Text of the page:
By Yvonne Milosevic
There are so many hot-button issues facing the world today. From abortion to gun control, mask mandates to immigration, it’s tempting to limit conversations to small talk about the weather. Except that climate change is yet another controversial subject. So really, the only safe topics are dogs and life hacks from TikTok. But now we’re learning that having a neutral stance on touchy matters can backfire big time.
According to research in Kellogg Insight, staying out of political discussions can make others think you’re untrustworthy. In a new paper, Ike Silver, an incoming assistant professor of marketing at the Kellogg School, and Alex Shaw of the University of Chicago wanted to test the “Taylor Swift effect” against a larger pool of people. (You may recall the media dealt Swift a fierce flogging after she refused to reveal her political leanings in 2016).
No one buys your neutral stance.
For one study, the researchers divided participants into two groups to watch a clip of the owner of the Kansas City Chiefs responding to a reporter’s question about players kneeling in protest during the national anthem. The owner replies, “We aren’t doing anything on that today. … There’s really nothing to talk about.”
They told one group that the audience for the press conference was primarily conservative. The other group heard that the audience was mostly liberal. Participants also rated what they thought the team owner really believed and shared their own thoughts on the issue, too.
In the end, the groups came to differing conclusions about the owner’s beliefs based on the type of audience involved. Participants told about a conservative viewership believed the owner supported the protest. But, he didn’t say so to avoid alienating the audience. The second group thought he was against kneeling but didn’t reveal his opinion for the same reason.
“What we found is that although everyone saw the exact same video, they made opposing inferences about what the team owner believed” based on what they knew about the audience, Silver says.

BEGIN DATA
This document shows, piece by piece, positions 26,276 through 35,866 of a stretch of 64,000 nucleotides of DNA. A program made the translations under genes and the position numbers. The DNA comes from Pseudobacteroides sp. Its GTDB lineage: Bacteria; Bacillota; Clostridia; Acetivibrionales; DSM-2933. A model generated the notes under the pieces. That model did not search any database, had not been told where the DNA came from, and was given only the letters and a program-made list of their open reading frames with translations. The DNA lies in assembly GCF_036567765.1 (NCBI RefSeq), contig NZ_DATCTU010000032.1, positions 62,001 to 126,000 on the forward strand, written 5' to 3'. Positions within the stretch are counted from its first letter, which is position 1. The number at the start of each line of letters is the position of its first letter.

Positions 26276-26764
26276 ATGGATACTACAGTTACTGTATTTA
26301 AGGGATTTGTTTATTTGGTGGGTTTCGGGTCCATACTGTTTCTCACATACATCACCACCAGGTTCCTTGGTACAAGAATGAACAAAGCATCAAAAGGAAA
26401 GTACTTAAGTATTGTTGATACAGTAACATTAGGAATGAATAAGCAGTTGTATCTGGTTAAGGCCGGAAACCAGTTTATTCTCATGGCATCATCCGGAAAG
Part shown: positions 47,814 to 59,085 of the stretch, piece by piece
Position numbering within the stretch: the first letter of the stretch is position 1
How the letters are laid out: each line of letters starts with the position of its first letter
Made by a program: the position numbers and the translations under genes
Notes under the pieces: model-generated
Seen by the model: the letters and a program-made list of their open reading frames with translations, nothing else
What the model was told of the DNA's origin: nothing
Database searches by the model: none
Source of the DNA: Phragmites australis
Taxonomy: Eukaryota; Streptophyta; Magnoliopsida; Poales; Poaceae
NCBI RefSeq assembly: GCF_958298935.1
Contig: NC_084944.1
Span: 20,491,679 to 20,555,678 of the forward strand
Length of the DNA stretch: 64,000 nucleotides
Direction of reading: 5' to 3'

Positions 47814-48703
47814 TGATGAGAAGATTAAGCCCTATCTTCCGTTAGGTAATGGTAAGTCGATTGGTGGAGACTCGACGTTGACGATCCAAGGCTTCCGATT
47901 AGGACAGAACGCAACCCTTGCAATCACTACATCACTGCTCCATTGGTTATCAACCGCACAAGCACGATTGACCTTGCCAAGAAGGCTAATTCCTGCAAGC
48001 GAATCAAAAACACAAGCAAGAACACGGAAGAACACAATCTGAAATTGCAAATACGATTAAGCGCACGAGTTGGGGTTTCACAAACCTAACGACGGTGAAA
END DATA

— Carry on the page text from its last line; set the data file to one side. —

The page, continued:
Also, participants found this conscious avoidance of disagreement less trustworthy than outright opposition. “Many participants, whether they were on the right or the left, said they’d trust him more if he just came out and disagreed with them,” Silver notes.
Not knowing is the worst.
Silver and Shaw ran 11 experiments to study how “staying out of it” affected people’s perceptions of others. The results across all their tests pointed to the same conclusion. Declining to take a position on social and political issues inspires mistrust.
“People tend to interpret attempts to ‘stay out of it’ as strategic concealment for some self-interested reason,” Silver explains.
“They assume if someone is saying, ‘I’d really rather not get into this,’ what they believe deep down probably contradicts what their audience believes.” Moreover, the fact that they are unwilling to speak their mind comes across as “inauthentic,” he says.
The bottom line from these experiments is that people appreciate knowing where you stand, even if they disagree with you. Sure, sharing your views on hot-button issues may feel uncomfortable. But your supposedly neutral stance is not fooling anyone.
“Shutting these kinds of discussions down does more to harm interpersonal trust than people expect,” Silver notes. “Engagement in respectful political discussion, relative to avoiding the conversation at all costs, may be a safer and savvier interpersonal strategy than people realize.”